IN PRINT ‘
3908 Mode‘ T Ford
since become a tourist attraction. In those days it was a farming community, but Ford had aspirations to become a mechanic and for a while he toured the small-holdings with his bag of tools. mending equipment.
His early forays into the automobile business were financial disasters and he had more false starts then his infamously cranky but endurineg reliable Model T. He did not invent the motor car, but he popularised it. chiefly through the mass assembly line, which made men into automatons. As Joe Glaze wrote: ‘Those Fords rolled by on that factory ﬂoor,/And every fourteen seconds I slapped on a door.’
In the early years, Ford was synonymous with the automobile, and running his company like a benevolent dictator, Henry Ford amassed phenomenal personal wealth. His leadership was unchallenged, but his workforce had an ambivalent regard for him. To some he was an enlightened employer. progressive and humanitarian. raising wages. giving equal oppportunities to blacks and the disabled (though not to women). founding a Sociological Department to improve living conditions. Others saw his altruism as a form ofpublic relations. a paternalist ofthe Big Brother school. he was a shrewd fast-buck opportunist: an anti-semite with the dubious distinction of being the only American mentioned in Mein Kampf. he held political and world ambitions far beyond his intellectual capabilities.
Henry Ford was not an educated man but he was a brilliant. obsessed car mechanic who before the Chevy
was being driven to the levee gave ordinary Americans the chance to travel independently.
Henry Ford 1 dominates Robert Lacey‘s rivetting. diligently-researched story. for while this is the history ofan automobile company. and not a biography. many ofthe problems inherited by the Ford Motor Corporation can be laid at its founder‘s door. His successors may have been as tough in the boardroom. particularly the bullish lacocca. but they were essentially accountants. happier with profit and loss than nuts and bolts. In contrast. Henry Ford was only truly in his element when his hands were covered with oil. He never quite managed to divorce himself from the business of building cars and his interference made life hell for his son Edsell. who became titular head of Ford at 22. But Edsell was never allowed to have his head. and it‘s significant that his inﬂuence was most apparent in second generation Fords. especially the Model A. which Clyde Barrow. of Bonnie and Clyde notoriety. said ‘I have drove (sic) Fords exclusively when I could get away with one.‘
Edsell became a distinguished patron ofthe arts. which Henry left well alone. A philistine par excellence. he once. in the midst of the 1920 Depression. turned down the opportunity to buy the ‘Hundred Greatest paintings in the World' because the catalogues which the dealers had produced to entice him were so splendid. ‘What would I want with the original paintings when the ones right here in the books are so beautiful‘?‘ he asked. As ever there was a hint of method in his ignorance. (Alan Taylor).
BOOKSHOP Gallery ofOld Orlginal
Movie Posters (for Sale)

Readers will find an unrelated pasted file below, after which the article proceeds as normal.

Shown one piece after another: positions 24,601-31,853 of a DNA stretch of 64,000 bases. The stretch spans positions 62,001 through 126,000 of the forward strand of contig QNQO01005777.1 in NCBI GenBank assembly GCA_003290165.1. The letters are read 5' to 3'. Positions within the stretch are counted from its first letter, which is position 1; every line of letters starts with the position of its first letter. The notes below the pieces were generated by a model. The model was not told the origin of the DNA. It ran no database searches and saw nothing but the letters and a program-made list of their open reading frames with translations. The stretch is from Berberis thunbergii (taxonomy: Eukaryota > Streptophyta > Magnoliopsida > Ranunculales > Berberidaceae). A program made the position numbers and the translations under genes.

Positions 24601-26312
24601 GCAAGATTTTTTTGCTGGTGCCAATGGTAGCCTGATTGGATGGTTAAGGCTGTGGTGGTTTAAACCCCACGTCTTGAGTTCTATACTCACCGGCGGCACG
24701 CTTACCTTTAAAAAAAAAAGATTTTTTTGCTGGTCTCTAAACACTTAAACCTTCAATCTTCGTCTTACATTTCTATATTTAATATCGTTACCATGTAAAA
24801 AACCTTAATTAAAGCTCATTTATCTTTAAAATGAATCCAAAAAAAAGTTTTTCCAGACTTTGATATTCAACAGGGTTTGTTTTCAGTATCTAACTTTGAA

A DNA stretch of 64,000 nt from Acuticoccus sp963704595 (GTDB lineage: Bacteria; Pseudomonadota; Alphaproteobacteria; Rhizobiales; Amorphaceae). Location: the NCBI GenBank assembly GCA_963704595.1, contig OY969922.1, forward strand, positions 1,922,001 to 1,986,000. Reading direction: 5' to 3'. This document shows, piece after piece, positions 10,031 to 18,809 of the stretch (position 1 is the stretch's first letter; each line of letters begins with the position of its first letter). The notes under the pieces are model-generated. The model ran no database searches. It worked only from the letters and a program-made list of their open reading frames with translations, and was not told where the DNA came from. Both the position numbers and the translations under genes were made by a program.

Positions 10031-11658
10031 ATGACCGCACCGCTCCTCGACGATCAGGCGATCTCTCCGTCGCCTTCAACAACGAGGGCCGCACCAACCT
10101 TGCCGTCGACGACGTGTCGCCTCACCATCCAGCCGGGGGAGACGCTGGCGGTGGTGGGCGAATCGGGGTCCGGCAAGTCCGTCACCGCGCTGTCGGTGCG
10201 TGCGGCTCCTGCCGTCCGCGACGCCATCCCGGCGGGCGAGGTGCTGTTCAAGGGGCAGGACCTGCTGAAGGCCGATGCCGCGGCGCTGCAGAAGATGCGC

1 Hope Park Crescent (Bucclcuch St)
Wide Selection Second Hand Books (also purchased)
Hong Kong is a British Crown Colony with 98% Chinese, run by a business élite. In 1997 the British lease runs out. Simon Evans considers the implications for the people who live there and as artists from the Commonwealth visit Edinburgh describes how political uncertainty is reflected in Hong Kong‘s cultural life.
There are probably very few political jokes in llong Kong because there is very little politics.
Edward Youde. the (iovernor appointed by the Queen. and ‘l..egco‘. the Legislative (‘ouncil appointed by the (iovernor. together rule the colony unhindered by the need to consult its population at elections. 'I‘hus there is no parliament and there are no political parties. and although the press and television are theoretically as free as in Britain. the voice ofopposition to establishment interests is very faint indeed. During the communist-inspired riots of the early 70s. when Iiuropcans were stoned in the streets. the Soul/i ('limu .ilommg Post simply failed to report that the Central financial district had become a no-go area.
This is not to say that llong Kong‘s Government is oppressive: on the contrary. the colonial facade hides a liberal social policy that includes. for example. one of the biggest government house-building programmes in the world. As long as the colony prospers. its five million
people have been happy to acquiesce
in its traditional system: government by consultation among business elites.
But in NW. the colony will revert to (‘hinese sovereignty. Hoping to protect these traditions. Mrs Thatcher opened negotiations with the (‘hinese leader Den Xiao Ping in 1982; while they continued over the next two years. the violent response of the l lang Seng stock exchange index to any rumour of the outcome brought l long Kong to sporadic
public attention in Britain. The Joint
Declaration that'was finally announced however. received the business community‘s cautious approval. It was concluded here that the problem was solved and Hong Kong sank back to its ghetto in the financial pages.
So it was something of a surprise to see an actor walk onstage during a cabaret performance at the recent liong Kong Fringe Festival and announce: ‘And the winner is. . .' (ripping open an envelope with the fake impatience ofan actress on ()scar night). ‘Liddie and the Legco‘sl~
Perhaps the agreement under